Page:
• LeenaS

    1/19/2010 5:55:08 AM |

    You did not mention butter as a decent K2-MK4 source. Why?

    Butter and cream are our greatest sources of K2, next to egg yolks.

    Thanks for the blog and regards,

  • Vladimir

    1/19/2010 6:10:31 AM |

    Do you think it would be a good idea to take Vitamin K2 supplements?  Life Extension has one with 1mg MK-4, 100 mcg MK-7, and 1mg Vitamin K1.  Good idea, or premature?

  • Dr. William Davis

    1/19/2010 1:27:43 PM |

    I believe that the data on K2 are compelling. Does K2 supplementation , or at least weighing diet in favor of K2-containing foods, reduce cardiovascular risk or provide better atherosclerotic plaque control? While the circumstantial evidence suggests it will, we still lack the K2 vs. placebo trial that would prove the concept. Nonetheless, because of the data on bone health (which is quite confident), I personally believe there's nothing to lose. I personally supplement 1000 mcg per day.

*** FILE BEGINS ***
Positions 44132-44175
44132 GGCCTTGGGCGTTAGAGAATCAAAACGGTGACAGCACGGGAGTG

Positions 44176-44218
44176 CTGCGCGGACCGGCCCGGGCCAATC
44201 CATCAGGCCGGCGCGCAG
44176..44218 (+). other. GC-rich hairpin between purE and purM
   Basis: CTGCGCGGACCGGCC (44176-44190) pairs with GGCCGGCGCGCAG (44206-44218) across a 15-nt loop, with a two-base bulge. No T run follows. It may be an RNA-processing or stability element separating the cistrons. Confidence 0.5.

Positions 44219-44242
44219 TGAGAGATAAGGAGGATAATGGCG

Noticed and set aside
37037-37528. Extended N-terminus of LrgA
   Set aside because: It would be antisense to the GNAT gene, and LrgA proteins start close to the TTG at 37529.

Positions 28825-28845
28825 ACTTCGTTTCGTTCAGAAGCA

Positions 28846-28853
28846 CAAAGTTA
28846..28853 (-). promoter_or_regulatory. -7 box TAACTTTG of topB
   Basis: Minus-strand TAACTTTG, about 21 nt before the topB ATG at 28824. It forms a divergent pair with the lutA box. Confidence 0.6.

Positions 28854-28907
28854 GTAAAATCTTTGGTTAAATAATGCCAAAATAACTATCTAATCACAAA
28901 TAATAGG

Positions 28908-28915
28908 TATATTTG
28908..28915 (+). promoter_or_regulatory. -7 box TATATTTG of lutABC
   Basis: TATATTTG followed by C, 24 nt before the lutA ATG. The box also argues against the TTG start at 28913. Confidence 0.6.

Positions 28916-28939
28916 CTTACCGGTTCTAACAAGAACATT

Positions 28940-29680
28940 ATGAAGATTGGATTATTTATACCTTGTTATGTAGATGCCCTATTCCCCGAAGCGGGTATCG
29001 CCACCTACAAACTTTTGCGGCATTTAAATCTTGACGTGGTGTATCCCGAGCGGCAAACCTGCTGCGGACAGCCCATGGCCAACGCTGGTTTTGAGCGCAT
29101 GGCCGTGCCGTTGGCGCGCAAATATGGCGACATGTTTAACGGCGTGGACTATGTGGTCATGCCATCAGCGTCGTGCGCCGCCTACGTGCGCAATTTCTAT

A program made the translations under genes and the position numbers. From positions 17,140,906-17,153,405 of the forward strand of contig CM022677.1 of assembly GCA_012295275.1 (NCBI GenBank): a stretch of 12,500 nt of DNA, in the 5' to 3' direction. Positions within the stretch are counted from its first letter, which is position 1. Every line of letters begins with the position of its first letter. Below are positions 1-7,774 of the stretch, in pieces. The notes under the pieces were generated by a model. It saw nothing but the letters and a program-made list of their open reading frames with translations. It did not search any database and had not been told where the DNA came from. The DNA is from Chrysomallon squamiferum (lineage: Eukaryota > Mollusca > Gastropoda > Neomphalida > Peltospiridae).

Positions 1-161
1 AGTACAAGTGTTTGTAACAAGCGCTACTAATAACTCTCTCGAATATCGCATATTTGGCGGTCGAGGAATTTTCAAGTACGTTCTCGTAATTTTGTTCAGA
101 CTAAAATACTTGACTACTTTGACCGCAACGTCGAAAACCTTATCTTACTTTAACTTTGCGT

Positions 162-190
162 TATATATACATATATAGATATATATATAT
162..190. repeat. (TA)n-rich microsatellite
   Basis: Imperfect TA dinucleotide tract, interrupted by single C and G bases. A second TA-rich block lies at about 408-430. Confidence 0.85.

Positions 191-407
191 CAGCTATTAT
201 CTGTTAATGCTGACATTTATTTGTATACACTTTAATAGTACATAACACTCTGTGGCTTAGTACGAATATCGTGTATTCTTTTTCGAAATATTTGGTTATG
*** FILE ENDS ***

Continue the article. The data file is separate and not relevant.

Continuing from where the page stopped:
• Dr. William Davis

    1/19/2010 1:28:47 PM |

    Pmp and Leena--

    Thanks for reminding me about the butter.

  • Anonymous

    1/19/2010 2:51:58 PM |

    Observational studies have linked low intakes of vitamin K with osteoarthritis. No research yet as to whether this vitamin can be used to treat that disease, but I think there is some promise there. More natto, eggs, and leafy green veggies for me.

  • Phil

    1/19/2010 3:02:56 PM |

    Dr Davis,

    So glad to see your posting on Natto. Could please elaborate on the desirability of consumption of Natto by people who are on Warfarin therapy? You mention that Coumadin blocks all forms of Vit-K and I seem to have read that taking K2 while being on Warfarin is okay. Any pointers to published literature is welcome!